https://www.duolingo.com/profile/nnikolov30

    Are there any bad letters? Isn't that irrelevant to them :/


    https://www.duolingo.com/profile/Sunshinesaway

    Fun fact: in Afrikaans ( dutch like language) you say something is 'kak' which also means very bad.


    https://www.duolingo.com/profile/jaye16
    Mod
    • 329

    That seems to be true in many languages. It's really interesting.


    https://www.duolingo.com/profile/Priit_

    Ich denke that means the word bad was invented during the time of the prot indo-european language.


    https://www.duolingo.com/profile/jaye16
    Mod
    • 329

    Yes, you're right. You might be interested in this http://www.etymonline.com/index.php?allowed_in_frame=0=kaka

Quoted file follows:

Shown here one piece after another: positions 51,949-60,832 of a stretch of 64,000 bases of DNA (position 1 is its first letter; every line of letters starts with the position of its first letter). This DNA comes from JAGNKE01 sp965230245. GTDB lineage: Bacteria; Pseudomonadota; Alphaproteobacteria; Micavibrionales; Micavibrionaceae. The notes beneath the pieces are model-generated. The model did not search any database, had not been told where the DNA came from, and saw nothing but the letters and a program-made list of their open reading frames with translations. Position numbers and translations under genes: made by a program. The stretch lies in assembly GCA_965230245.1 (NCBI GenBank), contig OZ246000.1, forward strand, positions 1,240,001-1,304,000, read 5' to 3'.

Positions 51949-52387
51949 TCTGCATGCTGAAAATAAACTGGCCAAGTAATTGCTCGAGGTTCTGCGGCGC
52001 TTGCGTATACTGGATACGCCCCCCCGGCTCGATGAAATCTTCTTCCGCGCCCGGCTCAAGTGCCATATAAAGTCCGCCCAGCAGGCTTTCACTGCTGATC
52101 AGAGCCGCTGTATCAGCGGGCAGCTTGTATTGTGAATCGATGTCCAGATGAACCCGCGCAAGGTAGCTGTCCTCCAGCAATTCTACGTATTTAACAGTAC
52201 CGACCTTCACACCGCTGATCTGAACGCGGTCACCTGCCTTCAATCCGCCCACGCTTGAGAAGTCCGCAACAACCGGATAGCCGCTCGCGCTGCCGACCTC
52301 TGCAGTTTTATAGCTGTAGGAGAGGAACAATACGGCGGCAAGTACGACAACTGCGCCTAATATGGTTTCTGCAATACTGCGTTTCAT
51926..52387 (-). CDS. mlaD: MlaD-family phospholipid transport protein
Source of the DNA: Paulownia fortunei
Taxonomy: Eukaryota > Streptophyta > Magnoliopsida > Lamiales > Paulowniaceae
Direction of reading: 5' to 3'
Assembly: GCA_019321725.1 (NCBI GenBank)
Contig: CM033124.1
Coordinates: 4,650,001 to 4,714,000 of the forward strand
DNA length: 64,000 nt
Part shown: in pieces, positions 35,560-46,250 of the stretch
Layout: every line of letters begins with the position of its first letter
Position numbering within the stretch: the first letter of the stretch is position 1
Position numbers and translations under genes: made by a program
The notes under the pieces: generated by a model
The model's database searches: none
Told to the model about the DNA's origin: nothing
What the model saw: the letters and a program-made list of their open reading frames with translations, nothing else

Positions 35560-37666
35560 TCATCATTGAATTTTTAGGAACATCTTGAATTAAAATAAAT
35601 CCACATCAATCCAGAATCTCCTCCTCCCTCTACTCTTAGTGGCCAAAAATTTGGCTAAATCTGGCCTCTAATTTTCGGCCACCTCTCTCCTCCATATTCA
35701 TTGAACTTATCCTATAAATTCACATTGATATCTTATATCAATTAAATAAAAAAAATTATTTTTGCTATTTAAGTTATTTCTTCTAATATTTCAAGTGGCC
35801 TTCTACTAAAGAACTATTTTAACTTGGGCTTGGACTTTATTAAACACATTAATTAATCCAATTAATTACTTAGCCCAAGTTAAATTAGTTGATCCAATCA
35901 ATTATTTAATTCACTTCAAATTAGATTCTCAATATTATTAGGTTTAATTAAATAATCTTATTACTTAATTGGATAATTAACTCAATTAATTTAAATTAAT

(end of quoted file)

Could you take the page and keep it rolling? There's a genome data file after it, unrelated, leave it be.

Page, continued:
https://www.duolingo.com/profile/Priit_

    Wow, thank you so much! The best moderators I have met are the greek ones :)


    https://www.duolingo.com/profile/jaye16
    Mod
    • 329

    You are too kind. But thank you.


    https://www.duolingo.com/profile/romualdGyorgy

    Could this also be the 'wrong' letter?


    https://www.duolingo.com/profile/D_..
    Mod
    • 74

    Not really, unless you're talking about "right and wrong" = "το καλό και το κακό", where wrong means evil. This is the only use of κακό=wrong I came by as I could not think of one myself (native GR speaker).


    https://www.duolingo.com/profile/Be_Pro

    "Right" means "σωστό" and "wrong" means "λάθος" while "bad" means "κακό" and "good" means "καλό" :)


    https://www.duolingo.com/profile/None654816

    No. The word "κακό" could be translated as "bad" or "evil" but not "wrong".


    https://www.duolingo.com/profile/RofegoPentalingo

    Do you remember the word cacophony? And the word telegram? Here are the roots in greek of two western words prefixes and sufixes


    https://www.duolingo.com/profile/ParisTheLoris